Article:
Liliana of the Veil came down and forced a discard, for the third time netting Froehlich a 4/4 Loxodon Smiter. Turtenwald's hole had just gotten deeper. He followed with a Farseek to go to six mana and passed the turn. Once again, it seemed to need a miracle Bonfire or Mizzium Mortars to get him back ahead.

Froehlich fights on for an early lead.

Still, Froehlich was tentative. He used his Garruk Relentless to kill the Thragtusk, following that with a Mizzium Mortars on the Beast token, clearing the board on Turtenwald's side. He then sent his team, taking care to send the Smiter in to kill Liliana, and Turtenwald dropped to 18. Froehlich added a second Reckoner to his side and passed the turn. Now, even if Turtenwald found a sweeper, he was going to take massive damage from the Reckoners' abilities.

But he didn't have a sweeper. All Turtenwald had was a Huntmaster of the Fells to stave off the onslaught, an onslaught that became lethal when Froehlich added an Aurelia, the Warleader to his side. All Turtenwald could do was nod in acceptance as Froehlich's creatures turned sideways twice to secure him a spot in the Semifinals.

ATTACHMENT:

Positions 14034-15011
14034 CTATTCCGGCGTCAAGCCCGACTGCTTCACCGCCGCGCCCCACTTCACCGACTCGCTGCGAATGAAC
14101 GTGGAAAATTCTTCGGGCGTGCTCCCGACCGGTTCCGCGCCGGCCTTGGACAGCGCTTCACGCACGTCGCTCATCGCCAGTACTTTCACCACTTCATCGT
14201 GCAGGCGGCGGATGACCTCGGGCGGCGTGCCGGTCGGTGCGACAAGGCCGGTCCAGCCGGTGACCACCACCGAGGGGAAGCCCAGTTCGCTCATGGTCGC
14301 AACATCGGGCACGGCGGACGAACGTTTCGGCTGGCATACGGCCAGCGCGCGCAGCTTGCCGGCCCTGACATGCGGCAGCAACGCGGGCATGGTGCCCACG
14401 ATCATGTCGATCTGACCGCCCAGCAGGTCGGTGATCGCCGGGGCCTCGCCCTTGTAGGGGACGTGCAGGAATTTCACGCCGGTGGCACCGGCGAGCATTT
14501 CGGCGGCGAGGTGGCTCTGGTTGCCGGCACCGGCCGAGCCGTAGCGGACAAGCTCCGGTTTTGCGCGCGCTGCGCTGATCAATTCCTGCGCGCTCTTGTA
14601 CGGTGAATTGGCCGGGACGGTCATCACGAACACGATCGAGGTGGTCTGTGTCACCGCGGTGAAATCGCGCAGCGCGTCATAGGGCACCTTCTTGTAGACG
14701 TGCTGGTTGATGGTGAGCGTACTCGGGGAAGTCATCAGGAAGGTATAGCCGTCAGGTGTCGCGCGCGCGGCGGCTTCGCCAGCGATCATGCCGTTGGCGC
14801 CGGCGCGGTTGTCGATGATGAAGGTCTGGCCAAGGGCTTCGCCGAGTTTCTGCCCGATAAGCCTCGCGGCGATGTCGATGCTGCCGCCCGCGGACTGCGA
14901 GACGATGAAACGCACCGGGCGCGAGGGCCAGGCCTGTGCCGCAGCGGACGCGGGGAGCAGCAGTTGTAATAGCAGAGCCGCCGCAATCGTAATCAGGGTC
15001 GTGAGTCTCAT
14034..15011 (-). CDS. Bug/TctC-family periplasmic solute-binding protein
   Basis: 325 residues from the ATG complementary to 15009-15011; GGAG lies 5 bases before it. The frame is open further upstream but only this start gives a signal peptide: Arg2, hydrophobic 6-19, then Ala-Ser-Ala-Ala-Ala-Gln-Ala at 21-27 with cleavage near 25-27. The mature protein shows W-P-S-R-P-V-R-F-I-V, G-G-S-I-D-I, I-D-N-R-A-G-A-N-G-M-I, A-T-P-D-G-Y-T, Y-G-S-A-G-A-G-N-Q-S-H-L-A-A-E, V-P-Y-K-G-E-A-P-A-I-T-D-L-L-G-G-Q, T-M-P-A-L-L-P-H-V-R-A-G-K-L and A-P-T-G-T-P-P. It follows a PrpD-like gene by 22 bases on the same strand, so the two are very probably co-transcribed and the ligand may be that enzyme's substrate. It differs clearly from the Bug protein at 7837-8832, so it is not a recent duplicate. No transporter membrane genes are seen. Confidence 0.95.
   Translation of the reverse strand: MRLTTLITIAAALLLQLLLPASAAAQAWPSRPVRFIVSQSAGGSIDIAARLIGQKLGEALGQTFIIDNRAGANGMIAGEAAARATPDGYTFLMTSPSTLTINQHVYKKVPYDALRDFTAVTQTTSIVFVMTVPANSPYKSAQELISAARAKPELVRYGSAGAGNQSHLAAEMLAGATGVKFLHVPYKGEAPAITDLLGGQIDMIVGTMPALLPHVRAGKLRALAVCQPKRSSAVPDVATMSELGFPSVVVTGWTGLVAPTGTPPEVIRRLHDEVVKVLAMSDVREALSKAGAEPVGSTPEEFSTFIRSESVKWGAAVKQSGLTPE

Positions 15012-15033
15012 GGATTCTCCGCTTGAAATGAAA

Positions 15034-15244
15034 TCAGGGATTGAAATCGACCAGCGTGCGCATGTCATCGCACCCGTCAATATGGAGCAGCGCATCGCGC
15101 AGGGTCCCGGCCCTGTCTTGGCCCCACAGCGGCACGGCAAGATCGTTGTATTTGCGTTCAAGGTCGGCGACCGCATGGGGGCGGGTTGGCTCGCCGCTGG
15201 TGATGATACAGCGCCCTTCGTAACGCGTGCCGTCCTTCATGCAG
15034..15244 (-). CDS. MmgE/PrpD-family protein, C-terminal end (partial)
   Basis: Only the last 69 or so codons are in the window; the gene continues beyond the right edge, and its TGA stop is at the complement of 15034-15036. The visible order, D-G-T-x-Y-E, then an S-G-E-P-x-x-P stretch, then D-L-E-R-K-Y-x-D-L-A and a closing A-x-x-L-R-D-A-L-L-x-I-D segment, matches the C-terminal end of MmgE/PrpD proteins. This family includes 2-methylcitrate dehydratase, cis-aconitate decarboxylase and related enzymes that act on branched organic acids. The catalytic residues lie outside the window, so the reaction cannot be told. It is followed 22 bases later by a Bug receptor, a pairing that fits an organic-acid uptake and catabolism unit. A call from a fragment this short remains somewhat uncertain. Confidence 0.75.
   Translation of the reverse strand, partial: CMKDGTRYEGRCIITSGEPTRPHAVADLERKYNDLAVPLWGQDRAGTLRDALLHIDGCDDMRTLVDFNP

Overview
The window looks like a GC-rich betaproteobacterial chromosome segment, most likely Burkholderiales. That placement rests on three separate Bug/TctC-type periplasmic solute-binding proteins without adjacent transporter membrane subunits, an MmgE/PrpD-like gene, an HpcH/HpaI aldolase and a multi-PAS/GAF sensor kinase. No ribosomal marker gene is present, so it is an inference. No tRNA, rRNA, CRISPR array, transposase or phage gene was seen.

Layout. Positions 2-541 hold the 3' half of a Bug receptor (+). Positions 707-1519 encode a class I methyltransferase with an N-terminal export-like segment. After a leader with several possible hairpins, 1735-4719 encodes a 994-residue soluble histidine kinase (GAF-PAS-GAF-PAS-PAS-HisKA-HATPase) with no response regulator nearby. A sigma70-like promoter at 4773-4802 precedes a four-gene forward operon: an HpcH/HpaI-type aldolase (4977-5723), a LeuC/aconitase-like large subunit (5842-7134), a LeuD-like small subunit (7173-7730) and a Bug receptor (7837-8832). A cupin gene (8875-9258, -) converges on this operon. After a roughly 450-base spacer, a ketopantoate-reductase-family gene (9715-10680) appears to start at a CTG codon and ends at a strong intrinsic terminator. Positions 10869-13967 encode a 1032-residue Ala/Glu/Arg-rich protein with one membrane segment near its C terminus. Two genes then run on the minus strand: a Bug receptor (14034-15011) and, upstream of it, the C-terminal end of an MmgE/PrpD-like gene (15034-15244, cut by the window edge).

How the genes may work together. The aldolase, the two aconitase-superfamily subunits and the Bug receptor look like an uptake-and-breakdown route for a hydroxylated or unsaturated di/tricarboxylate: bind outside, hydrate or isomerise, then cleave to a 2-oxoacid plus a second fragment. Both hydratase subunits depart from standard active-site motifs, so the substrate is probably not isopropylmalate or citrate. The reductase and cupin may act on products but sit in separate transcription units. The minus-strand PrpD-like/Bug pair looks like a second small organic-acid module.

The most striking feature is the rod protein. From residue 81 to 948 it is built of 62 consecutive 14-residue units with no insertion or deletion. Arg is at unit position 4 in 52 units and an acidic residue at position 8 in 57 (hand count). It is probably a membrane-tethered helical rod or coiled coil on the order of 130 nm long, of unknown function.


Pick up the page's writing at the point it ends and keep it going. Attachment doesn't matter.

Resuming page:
Nerves clearly played a part in Turtenwald's first Pro Tour Top 8, as his conversation with Froehlich served to at times calm him, but at other times worsened the nerves of playing a difficult game, at the highest level, in front of the entire Magic world, with an incredible amount on the line. Magic is not an easy game, but Turtenwald will undoubtedly be able to use this experience to his advantage, and I expect to see a more reserved Owen Turtenwald the next time he sits under the harsh Sunday lights.

Eric Froehlich wins 3-1 and advances to the Semifinals!